To whitewater enthusiasts, swimming is what we do when we blow a line or tempt fate by counting the days since the last time. Being confident swimming in whitewater allows us to push our limits and self-rescue from less-than-pleasant situations.
It’s helpful to think of our swimming bodies behaving like boats in current. Understanding three central concepts will make swimming more pleasant and effective: Constant motion; swimming positions; and breathing technique.
When swimming in whitewater, we can move faster than the current, we will call this steering; we can move slower than it, we will call this ferrying; or we can move with it, we will call this floating. Whether we are steering, ferrying or floating, we are always pro gressing downstream and have to make a plan. Safe swimming is about being proactive rather than reactive.
Just like in our boats, we try to catch eddies high, power through holes and boof waves and ledges while swimming. All these maneuvers require us to be under power—steering. When we want to move laterally, we need to be moving slower than the current—ferrying. Ferrying while swimming is harder than in a boat, requiring more planning and larger angles. Finally, when we are tired we float.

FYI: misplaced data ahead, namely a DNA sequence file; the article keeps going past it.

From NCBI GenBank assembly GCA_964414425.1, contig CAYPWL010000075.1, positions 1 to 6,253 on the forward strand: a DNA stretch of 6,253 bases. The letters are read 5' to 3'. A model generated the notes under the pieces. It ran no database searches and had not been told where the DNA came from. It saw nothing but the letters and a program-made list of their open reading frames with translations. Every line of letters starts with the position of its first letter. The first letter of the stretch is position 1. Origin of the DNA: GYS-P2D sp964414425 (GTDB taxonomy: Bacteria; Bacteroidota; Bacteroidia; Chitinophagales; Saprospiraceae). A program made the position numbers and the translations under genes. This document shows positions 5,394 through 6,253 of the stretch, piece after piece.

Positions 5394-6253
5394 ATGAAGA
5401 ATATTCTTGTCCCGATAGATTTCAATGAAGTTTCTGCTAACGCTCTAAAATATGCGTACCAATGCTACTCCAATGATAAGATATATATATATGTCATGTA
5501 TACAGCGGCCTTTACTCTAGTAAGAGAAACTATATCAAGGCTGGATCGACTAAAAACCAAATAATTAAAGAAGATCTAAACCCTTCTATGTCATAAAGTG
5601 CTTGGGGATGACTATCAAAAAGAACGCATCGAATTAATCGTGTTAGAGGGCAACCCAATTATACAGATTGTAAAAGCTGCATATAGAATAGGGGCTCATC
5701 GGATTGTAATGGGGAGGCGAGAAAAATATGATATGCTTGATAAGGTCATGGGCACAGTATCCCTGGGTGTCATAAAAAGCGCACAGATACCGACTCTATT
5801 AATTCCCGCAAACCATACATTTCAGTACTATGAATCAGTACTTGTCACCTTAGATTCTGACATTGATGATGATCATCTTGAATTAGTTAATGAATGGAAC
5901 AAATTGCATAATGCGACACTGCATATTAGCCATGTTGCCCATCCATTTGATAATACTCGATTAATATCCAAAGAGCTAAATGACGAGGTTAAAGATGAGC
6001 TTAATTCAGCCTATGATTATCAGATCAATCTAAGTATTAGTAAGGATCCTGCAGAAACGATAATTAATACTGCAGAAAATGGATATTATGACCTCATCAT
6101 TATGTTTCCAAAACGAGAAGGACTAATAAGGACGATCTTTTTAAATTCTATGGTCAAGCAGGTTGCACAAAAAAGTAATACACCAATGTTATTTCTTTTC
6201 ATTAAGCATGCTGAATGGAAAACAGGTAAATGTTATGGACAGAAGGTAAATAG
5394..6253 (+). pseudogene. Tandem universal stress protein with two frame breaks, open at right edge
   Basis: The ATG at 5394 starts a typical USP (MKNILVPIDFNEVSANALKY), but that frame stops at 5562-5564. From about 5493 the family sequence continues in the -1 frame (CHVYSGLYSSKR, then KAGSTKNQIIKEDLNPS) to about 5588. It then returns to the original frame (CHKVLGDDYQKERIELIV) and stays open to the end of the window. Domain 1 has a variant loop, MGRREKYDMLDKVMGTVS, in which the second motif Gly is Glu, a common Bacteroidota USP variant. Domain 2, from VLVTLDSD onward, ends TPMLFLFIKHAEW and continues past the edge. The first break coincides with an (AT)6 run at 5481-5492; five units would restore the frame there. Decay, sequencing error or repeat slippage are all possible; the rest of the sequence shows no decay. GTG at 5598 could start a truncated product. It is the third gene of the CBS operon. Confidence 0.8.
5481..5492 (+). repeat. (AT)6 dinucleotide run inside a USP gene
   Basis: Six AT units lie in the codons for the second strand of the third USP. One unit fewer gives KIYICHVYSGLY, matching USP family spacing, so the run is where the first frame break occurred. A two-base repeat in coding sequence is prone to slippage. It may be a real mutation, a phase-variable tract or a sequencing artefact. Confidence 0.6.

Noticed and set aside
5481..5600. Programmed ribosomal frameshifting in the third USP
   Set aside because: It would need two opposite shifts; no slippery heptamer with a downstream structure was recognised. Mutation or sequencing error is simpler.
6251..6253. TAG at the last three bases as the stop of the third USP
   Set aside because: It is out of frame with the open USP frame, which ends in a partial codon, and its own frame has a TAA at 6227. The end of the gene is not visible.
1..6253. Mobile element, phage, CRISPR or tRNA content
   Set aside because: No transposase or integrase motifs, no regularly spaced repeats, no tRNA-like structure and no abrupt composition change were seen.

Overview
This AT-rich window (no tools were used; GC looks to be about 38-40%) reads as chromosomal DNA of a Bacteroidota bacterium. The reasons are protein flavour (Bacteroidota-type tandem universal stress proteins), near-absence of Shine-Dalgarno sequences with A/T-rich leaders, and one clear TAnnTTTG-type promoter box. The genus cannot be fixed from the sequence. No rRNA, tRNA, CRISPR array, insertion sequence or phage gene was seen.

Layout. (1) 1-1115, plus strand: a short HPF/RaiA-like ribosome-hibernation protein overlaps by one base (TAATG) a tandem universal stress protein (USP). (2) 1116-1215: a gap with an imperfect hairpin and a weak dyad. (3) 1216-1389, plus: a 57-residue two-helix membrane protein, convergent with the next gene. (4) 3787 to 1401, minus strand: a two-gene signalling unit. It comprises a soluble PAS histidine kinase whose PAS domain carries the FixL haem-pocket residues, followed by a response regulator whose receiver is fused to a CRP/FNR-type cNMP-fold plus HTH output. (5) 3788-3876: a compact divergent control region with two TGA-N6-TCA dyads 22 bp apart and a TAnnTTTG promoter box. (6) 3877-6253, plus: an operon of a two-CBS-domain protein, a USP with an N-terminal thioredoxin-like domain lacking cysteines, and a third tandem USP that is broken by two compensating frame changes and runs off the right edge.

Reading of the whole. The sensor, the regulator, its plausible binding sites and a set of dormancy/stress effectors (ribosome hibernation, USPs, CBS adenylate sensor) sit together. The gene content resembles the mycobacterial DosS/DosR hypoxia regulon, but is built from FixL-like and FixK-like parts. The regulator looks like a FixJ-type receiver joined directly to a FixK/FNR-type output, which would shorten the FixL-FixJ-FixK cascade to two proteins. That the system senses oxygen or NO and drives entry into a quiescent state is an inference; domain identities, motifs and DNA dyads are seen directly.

There are two basic swimming positions: Defensive, on our backs, and offensive, on our stomachs. The first thing we learn about swimming in whitewater is to roll over, lie on our back …